The Geroprotectors: 7 Anti-aging Interventions Backed By Science, Part 3

geroprotectors

Various geroprotectors are the third leg of a stool that can help you achieve a long healthspan; possibly even a longer lifespan. The first leg is caloric restriction, the second is exercise, and here I review four molecules that comprise the third leg of a multi-prong strategy to live long and strong.

geroprotectors

Four geroprotectors round out my three-part series (here’s Part 1 and Part 2) on the seven anti-aging interventions that a slew of scientific studies support as valuable molecules to aid in your effort to extend your healthspan.

Here’s the four:

  1. AKG
  2. Spermidine
  3. Rapamycin
  4. Metformin/Berberine

Two things to know about this list:

  1. It’s is not an exhaustive list; in fact, I’m researching several others that have equivalent benefits that will be part of an anti-aging course I’m working on.
  2. Of the four geroprotectors, only two are available over the counter; the other two require a prescription, and one of them can be dangerous.

Mainly, the reason these molecules are geroprotective, meaning (in this case) a molecule that can affect the root cause of aging and age-related diseases, is that they mimick caloric restriction (discussed in Part 1) and reduce systemic inflammation, or inflammaging.

Lets dive in to find out how…

 

(1) Alpha-Ketoglutarate (AKG)

AKG is short for “alpha-ketoglutarate”, which is one of two ketone derivatives of glutaric acid. It’s a key molecule in the Krebs cycle, which is basically a big part of how we derive energy from food.

In September 2020, the Buck Institute for Research on Aging published a press release that said, among other things:

Middle-aged mice that had the naturally-occurring metabolite alpha-ketoglutarate (AKG) added to their chow had a better “old age.” They were healthier as they aged and experienced a dramatically shorter time of disease and disability before they died, a first for research involving mammals.

Previous studies show that blood plasma levels of AKG can drop up to 10-fold as we age.

Fasting and exercise, already shown to promote longevity, increase the production of AKG. AKG is not found in the normal diet, making supplementation the only feasible way to restore its levels.

Why are mice considered excellent models for humans?

From The Jackson Laboratory:

Humans and mice don’t look alike, but both species are mammals and are biologically very similar.

Almost all of the genes in mice share functions with the genes in humans. That means we develop in the same way from egg and sperm, and have the same kinds of organs (heart, brain, lungs, kidneys, etc.) as well as similar circulatory, reproductive, digestive, hormonal and nervous systems. These similarities make it possible for scientists to study the physiology of mice to glean information about how human beings grow, develop diseases and age.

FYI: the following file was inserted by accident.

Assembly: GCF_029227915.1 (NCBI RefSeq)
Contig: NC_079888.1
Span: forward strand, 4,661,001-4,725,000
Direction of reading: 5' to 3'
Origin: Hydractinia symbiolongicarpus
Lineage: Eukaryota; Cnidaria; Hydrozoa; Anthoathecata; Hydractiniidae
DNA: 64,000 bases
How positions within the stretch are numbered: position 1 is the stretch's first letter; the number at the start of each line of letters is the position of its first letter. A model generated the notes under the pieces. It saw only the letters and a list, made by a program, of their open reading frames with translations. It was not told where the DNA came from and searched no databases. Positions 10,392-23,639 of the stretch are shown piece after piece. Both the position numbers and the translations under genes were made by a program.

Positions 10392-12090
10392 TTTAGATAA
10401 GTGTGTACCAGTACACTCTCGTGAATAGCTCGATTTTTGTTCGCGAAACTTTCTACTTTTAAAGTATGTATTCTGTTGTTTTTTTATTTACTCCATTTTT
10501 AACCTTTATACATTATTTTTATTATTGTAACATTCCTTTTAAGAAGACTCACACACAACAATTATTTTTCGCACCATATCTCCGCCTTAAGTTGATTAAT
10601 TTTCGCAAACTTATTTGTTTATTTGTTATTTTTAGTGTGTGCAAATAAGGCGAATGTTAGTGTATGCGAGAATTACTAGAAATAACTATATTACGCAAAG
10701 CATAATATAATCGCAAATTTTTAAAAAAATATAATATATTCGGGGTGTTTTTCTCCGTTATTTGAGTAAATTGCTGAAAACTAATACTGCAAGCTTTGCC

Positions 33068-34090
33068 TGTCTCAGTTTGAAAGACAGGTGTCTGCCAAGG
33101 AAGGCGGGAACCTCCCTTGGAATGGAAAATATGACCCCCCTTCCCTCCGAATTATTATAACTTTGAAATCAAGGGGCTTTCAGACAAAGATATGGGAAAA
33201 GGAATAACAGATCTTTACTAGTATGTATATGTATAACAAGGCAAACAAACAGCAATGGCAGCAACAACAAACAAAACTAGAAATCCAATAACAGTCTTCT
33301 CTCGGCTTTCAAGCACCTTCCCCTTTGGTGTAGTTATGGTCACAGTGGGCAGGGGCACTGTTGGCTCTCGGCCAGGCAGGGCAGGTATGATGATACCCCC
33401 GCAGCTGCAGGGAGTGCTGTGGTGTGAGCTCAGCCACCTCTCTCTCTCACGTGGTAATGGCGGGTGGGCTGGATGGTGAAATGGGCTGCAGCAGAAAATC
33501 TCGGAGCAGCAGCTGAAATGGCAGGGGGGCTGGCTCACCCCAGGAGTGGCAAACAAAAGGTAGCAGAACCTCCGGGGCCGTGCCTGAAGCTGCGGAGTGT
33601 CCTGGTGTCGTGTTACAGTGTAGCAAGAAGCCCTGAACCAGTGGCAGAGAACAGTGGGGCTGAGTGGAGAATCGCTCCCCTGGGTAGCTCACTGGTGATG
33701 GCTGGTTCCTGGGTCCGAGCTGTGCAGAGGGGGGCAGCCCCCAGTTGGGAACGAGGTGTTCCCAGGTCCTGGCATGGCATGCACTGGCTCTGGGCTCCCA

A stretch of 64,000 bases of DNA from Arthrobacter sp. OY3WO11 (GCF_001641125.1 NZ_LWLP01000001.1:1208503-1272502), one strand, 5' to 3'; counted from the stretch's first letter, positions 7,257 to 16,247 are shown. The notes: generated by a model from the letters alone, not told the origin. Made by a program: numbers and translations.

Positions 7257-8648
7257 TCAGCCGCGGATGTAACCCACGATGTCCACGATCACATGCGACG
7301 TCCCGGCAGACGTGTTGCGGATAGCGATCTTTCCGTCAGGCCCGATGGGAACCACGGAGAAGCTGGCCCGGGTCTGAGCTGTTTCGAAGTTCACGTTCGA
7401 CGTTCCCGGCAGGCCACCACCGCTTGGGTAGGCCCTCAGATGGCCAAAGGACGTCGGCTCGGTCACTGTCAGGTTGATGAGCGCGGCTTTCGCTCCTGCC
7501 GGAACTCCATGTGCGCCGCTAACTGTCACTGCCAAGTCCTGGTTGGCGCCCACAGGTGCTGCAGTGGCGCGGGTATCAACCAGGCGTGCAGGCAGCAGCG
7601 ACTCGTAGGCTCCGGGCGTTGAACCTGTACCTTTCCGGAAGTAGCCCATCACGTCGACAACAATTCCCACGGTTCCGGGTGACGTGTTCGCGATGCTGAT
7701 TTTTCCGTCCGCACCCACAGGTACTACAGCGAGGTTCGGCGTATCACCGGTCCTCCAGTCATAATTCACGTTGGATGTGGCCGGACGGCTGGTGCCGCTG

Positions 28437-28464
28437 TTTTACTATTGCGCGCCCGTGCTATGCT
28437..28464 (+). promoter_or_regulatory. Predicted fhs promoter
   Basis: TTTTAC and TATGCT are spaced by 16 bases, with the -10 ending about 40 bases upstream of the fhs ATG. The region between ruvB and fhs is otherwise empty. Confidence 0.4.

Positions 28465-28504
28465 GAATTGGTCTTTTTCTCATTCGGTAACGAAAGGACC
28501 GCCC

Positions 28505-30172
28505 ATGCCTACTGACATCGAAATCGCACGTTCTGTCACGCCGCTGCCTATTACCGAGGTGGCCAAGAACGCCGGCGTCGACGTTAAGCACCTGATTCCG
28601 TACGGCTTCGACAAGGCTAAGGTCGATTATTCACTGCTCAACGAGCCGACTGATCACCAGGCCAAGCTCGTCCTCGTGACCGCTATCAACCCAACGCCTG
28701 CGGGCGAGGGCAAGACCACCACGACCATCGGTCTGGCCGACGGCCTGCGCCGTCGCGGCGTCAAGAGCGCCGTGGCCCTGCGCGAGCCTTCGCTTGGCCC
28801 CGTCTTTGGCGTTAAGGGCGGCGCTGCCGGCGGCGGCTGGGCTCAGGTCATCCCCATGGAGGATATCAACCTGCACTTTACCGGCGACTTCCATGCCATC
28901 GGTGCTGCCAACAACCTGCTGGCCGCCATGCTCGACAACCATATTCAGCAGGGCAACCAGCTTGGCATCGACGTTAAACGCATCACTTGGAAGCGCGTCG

This genetic similarity also means that mice and humans inherit traits in the same way. This includes physical traits such as hair color (coat color in mice) and susceptibility to diseases such as heart disease or Alzheimer’s.

Because mice live short lives compared to humans — about two years in laboratory care, but much less in the wild — it’s possible to learn a great deal about how chronic diseases progress over a lifetime, and about the processes of aging. Mice are small and relatively economical to maintain, making them the ideal laboratory animal model.

Thousands of laboratory mouse strains are now available, so scientists can therefore choose the ideal mouse model to study different diseases and disease processes. And the mouse genome is easily manipulated in order to create even more precise models of specific diseases.

Because scientists have been studying laboratory mice for more than 100 years, more is known about their biology and genetics than any animal except for humans. This sheer volume of data, maintained and provided to the worldwide scientific community by The Jackson Laboratory as the Mouse Genome Database, makes the mouse the model of choice for biomedical research.

 
A 2020 study published in Cell Metabolism found that AKG has longevity effects in the mouse cohort studied, even when first administered at a relatively old age (for mice) at 18 months. The authors underscore that if translated to humans, this effect would be highly desirable, extending lifespan, but more importantly, reducing the debilitating period of functional decline and disease management.
 
Here’s why:
 
In vitro data (test tubes) show that AKG can reduce the inflammatory secretions (called “SASP”) from senescent cells (zombie cells, neither dead or alive that become prominent as we age), an important finding given that recent findings have shown that the SASP from senescent cells can drive age-related pathologies  [] [], and can activate inflammatory pathways in immune cells [.
 
We observed no significant adverse effects of AKG administration. The only phenotypes that had a higher incidence in AKG-treated animals were cataracts and corneal opacity, although neither reached statistical significance. AKG has been used in human clinical studies linked to diseases without associated adverse effects [, ].
 
In humans, plasma AKG levels are reported to decline 10-fold between the ages of 40 and 80 [], but the molecule is not available in the human diet, making direct supplementation the only feasible route to restore levels.
 
AKG has a good human safety record, which along with the other our findings showing that it suppresses inflammaging, point to a potential safe human intervention that may impact important elements of aging and improve quality of life in the elderly population.